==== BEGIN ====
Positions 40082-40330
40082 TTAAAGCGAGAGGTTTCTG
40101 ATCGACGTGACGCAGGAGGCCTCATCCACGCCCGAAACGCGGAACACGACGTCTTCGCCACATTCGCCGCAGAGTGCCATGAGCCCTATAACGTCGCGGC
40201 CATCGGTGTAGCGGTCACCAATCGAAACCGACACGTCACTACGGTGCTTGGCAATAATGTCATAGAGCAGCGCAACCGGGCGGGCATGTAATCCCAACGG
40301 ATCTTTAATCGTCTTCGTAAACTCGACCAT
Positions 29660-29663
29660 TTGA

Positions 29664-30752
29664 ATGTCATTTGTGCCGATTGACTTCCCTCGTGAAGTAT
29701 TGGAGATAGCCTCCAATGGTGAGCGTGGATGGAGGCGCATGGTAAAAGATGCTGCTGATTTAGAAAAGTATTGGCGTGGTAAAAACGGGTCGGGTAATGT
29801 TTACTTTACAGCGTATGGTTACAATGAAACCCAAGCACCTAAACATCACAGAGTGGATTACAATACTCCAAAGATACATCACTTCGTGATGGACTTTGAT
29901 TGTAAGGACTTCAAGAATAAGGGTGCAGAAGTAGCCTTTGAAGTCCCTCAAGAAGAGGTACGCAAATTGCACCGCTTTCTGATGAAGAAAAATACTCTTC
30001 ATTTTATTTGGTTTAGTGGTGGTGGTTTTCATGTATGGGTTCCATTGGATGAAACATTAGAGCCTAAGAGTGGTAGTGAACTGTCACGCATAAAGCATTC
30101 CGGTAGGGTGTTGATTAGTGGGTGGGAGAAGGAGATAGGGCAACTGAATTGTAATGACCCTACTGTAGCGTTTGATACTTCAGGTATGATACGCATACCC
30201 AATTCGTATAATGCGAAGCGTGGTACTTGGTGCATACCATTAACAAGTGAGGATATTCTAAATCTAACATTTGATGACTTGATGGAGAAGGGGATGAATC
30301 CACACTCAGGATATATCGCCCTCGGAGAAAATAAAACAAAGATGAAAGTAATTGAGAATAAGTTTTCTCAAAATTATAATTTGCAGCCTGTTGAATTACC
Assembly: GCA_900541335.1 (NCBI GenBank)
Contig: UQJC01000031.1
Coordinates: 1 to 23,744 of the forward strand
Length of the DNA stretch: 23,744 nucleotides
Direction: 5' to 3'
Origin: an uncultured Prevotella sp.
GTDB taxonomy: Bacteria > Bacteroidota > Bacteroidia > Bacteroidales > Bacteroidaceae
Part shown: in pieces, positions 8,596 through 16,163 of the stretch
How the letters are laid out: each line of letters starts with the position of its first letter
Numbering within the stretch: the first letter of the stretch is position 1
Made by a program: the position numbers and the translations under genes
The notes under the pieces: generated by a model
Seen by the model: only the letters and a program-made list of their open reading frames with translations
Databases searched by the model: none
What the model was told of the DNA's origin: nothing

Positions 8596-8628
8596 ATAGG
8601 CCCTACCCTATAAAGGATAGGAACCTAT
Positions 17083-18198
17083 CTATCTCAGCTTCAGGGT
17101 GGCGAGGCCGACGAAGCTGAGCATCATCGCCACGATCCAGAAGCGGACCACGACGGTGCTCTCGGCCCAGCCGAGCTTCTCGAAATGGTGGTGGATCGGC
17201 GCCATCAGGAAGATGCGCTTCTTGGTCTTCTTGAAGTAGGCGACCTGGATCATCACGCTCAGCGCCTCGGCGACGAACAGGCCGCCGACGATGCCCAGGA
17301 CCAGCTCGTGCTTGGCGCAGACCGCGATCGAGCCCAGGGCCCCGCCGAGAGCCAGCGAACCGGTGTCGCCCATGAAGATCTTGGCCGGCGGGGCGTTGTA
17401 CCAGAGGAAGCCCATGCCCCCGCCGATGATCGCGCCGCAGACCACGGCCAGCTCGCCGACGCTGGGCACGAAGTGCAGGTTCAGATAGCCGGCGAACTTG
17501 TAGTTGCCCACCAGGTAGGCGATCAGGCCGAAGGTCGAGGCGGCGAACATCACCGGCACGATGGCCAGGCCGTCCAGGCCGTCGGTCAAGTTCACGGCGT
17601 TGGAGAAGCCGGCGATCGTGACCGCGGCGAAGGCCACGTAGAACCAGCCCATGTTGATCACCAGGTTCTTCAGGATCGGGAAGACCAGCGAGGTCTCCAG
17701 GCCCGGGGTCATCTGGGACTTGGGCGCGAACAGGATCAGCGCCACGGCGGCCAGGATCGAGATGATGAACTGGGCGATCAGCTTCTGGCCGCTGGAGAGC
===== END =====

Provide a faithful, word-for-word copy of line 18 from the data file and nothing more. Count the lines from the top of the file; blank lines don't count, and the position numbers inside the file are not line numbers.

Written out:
Contig: UQJC01000031.1